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I wrote the following code:

public class JavaErrorTest {    
    public static void main(String[] args) {
        if (1 < 2) {
            throw new OutOfMemoryError();

Then I invoke it like:

$ java -XX:OnError="echo %p" JavaErrorTest

And in my console, I get the following:

Exception in thread "main" java.lang.OutOfMemoryError
    at JavaErrorTest.main(

Somehow, I suspect that the -XX:OnError JVM option is not being picked up. I'm invoking java using cygwin, using jdk 1.6.0_30, running under Windows 64 bits.

What am I doing wrong?


Following command produces the same output:

$ java -XX:OnOutOfMemoryError="echo %p" JavaErrorTest
share|improve this question
The condition isn't required. ;) – Peter Lawrey Jan 19 '12 at 10:17
Can you touch a non-existent file at a given location instead of echoing stuff out? – Sanjay T. Sharma Jan 19 '12 at 10:55

2 Answers 2

I believe -XX:OnError is meant to be used for fatal virtual machine errors - i.e. "something is wrong with the JIT, we've generated invalid code" - not "an unhandled exception has been thrown". (Even if this had been thrown by the VM, I wouldn't count this as a VM error.)

Basically I believe it's for debugging the VM, not user code.

EDIT: When using -XX:OnOutOfMemoryError I see it doesn't use the flag value when you explicitly throw it from user code (which you shouldn't be doing anyway) but does use it when you genuinely exhaust memory. For example:

public class Test {
    public static void main(String[] args) {
        String[] x = new String[10000000];
        for (int i = 0; i < x.length; i++) {
            x[i] = new String(new char[10000]);

Run with:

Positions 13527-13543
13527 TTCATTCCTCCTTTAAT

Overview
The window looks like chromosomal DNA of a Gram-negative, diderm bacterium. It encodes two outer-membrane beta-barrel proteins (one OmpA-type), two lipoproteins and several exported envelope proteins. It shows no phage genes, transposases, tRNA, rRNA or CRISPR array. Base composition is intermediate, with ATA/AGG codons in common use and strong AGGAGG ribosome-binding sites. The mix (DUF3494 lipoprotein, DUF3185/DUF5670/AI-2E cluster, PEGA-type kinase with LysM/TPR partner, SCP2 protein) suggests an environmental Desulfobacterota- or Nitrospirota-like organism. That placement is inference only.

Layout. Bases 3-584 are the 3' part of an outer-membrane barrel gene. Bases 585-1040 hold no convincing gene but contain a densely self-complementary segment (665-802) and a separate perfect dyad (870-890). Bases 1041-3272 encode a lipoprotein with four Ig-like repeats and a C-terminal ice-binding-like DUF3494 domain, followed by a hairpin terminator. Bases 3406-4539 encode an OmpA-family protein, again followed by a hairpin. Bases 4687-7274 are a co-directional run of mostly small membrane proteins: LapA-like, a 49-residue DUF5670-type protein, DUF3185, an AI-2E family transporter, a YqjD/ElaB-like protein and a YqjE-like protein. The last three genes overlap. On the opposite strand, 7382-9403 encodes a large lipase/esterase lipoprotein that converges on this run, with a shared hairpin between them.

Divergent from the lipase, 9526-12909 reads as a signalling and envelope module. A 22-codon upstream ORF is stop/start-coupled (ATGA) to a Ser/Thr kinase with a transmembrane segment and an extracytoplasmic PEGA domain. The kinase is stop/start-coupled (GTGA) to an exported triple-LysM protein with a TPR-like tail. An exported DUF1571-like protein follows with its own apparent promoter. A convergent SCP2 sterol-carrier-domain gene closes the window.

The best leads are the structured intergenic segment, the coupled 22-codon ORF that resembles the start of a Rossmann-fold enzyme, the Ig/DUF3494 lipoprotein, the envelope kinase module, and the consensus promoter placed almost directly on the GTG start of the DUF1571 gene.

~ $ java -XX:OnOutOfMemoryError="echo %p" Test
# java.lang.OutOfMemoryError: Java heap space
# -XX:OnOutOfMemoryError="echo %p"
#   Executing /bin/sh -c "echo 29712"...
Exception in thread "main" java.lang.OutOfMemoryError: Java heap space
    at java.util.Arrays.copyOf(
    at java.lang.String.<init>(
    at Test.main(

(This still isn't shown for OnError though, which is fair enough - again, it's not showing a bug in the VM.)

share|improve this answer
using -XX:OnOutOfMemoryError produces the same result – chahuistle Jan 19 '12 at 10:14
@chahuistle: Does it produce the same result if you actually run out of memory (e.g. by repeatedly using up memory) as opposed to just explicitly throwing OutOfMemoryError? – Jon Skeet Jan 19 '12 at 10:16
nope... If a real OOE happens, then I get what I was looking for. Thanks! – chahuistle Jan 19 '12 at 10:21
@Downvoter: Care to comment? – Jon Skeet Jan 19 '12 at 10:47

Try the following, though it doesn't trigger the same error.

public static void main(String... args) {
    long[] l = new long[Integer.MAX_VALUE];

This should trigger the same error.

List<byte[]> bytes = new ArrayList<byte[]>();
while (true)
    bytes.add(new byte[64 * 1024 * 1024]);
share|improve this answer

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